Doctor of Philosophy (PhD)



Document Type



Individuals with Type 2 diabetes often do not adhere to their treatment regimens (e.g., exercise, diet, medication, glucose monitoring). Non-adherence results in poor metabolic control, further morbidity and mortality, and increased health care utilization and costs. One common thread among many health-behavior-theories that attempt to explain non-adherence behaviors is the importance of perceived control. This psychosocial variable has most often been conceptualized as ‘health locus of control,’ which refers to the belief that one has the ability to influence or change one’s health outcomes. Inconsistent findings have been reported regarding the relationship of health locus of control and medical regimen adherence in individuals with Type 2 diabetes. These inconsistencies may be related to a need for further research focused on the interaction of internal locus with other perceived control constructs (e.g., self-efficacy and outcome expectancy) as well as other types of external loci of control. The present study examined the relationship between internal locus of control, self-efficacy, and outcome expectancy on medical regimen adherence behaviors in low-income adults with Type 2 diabetes. It also investigated the influence of four types of external loci of control, independent and when combined with internal locus of control, on medical regimen adherence in Type 2 diabetic patients. A biological marker, HbA1c, which is considered the most reliable medical indicator for medical regimen adherence behaviors of diabetic patients, was used to measure medical regimen adherence. Multiple regression analyses demonstrate that though self efficacy, in its solidarity, was the best predictor of medical regimen adherence, as indicated by HbA1c levels, the interaction of high internal locus of control and high outcome expectancy was also meaningfully linked to medical regimen adherence. Further, results suggest that high internal locus of control and low chance locus of control beliefs are significantly related to medical regimen adherence in this sample of low-income patients with Type 2 diabetes.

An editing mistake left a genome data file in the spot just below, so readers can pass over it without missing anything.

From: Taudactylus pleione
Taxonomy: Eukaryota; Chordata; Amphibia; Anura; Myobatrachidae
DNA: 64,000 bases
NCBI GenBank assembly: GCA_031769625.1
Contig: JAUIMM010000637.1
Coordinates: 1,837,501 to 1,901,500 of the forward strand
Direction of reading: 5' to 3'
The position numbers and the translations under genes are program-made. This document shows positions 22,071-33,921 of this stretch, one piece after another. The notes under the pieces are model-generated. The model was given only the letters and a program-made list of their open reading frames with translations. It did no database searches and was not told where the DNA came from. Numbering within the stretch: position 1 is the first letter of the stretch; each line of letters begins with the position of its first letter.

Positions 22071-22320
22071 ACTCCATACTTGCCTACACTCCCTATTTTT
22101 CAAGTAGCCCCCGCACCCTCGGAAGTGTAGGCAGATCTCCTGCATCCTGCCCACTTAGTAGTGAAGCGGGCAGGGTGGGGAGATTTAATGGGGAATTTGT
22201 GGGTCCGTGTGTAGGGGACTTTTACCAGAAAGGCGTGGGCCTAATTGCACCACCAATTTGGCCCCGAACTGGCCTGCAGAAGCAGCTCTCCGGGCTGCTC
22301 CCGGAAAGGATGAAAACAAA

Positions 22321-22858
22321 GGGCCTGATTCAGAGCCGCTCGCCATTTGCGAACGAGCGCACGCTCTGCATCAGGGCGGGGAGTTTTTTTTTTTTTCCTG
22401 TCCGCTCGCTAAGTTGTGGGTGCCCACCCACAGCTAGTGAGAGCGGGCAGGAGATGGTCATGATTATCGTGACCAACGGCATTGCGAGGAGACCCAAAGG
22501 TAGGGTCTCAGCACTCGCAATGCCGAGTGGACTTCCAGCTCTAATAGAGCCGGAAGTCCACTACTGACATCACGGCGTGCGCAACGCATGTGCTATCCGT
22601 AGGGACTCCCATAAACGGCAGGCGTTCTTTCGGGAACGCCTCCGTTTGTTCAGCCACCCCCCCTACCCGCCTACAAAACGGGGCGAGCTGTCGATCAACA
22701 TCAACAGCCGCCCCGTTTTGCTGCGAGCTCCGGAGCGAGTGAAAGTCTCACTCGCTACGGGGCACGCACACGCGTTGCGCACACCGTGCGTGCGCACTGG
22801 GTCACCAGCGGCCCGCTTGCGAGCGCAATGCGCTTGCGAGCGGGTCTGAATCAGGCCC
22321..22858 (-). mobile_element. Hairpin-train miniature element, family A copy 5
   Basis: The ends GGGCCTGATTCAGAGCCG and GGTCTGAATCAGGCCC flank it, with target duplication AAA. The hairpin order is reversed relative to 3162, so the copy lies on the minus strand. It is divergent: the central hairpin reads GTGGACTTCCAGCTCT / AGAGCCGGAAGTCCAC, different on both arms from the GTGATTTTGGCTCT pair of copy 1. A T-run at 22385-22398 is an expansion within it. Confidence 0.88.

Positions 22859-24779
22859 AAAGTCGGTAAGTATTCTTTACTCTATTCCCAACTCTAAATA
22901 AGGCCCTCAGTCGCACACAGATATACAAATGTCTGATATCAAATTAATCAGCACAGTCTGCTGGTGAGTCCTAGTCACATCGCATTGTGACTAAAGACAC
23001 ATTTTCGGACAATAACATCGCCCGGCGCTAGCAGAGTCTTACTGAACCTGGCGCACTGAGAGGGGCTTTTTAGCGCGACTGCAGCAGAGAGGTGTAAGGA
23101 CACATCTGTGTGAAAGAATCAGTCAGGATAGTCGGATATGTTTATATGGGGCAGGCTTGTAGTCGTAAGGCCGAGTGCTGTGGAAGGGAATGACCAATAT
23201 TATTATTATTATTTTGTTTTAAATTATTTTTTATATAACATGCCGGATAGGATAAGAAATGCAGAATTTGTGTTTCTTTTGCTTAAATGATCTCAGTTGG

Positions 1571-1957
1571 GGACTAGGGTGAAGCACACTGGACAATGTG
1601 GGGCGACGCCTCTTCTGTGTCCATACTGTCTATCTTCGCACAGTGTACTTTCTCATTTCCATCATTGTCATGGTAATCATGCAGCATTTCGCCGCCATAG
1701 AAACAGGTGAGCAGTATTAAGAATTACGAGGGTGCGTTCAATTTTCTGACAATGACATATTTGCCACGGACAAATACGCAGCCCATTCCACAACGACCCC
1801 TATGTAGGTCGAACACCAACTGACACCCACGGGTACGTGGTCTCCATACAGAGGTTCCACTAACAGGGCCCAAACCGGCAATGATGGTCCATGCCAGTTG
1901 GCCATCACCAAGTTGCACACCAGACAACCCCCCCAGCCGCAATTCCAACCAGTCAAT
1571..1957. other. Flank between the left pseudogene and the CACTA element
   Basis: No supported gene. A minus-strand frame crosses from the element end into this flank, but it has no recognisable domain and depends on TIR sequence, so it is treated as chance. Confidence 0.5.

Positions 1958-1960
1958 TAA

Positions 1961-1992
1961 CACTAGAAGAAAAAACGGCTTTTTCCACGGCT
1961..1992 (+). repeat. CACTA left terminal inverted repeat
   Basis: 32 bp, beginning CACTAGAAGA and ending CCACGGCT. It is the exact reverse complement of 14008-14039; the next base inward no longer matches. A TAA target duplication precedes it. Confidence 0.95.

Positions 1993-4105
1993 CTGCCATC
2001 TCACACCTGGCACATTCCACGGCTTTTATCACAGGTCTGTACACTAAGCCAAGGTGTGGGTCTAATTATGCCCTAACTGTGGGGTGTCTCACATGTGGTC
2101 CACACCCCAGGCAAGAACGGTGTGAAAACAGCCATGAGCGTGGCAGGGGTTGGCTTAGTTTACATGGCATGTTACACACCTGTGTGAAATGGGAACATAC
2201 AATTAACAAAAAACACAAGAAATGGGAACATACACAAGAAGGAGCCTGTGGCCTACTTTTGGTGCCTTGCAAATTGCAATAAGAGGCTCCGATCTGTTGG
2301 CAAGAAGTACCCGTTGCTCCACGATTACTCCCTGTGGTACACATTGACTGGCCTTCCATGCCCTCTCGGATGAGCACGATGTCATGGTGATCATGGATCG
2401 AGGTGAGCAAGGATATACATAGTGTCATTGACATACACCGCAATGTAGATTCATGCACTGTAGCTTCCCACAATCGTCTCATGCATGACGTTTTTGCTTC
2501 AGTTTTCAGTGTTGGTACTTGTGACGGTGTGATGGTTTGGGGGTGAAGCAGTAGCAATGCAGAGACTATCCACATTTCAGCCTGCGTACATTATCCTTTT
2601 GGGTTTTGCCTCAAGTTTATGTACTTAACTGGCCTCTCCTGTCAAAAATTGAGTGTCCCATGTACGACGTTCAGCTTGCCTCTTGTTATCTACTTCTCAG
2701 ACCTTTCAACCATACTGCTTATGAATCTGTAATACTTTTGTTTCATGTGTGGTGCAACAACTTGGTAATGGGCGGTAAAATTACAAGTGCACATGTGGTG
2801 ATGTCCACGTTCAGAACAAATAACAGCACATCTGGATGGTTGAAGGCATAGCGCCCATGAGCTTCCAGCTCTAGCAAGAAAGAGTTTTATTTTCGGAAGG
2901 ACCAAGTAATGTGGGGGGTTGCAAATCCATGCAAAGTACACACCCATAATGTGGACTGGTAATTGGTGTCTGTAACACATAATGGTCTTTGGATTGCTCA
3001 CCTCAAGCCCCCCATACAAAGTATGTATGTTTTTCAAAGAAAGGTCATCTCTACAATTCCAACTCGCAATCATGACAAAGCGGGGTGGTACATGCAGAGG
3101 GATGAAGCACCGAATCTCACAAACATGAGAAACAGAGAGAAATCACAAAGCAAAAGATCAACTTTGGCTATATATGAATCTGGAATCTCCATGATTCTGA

Document Availability at the Time of Submission

Release the entire work immediately for access worldwide.

Committee Chair

Phillip J. Brantley



Included in

Psychology Commons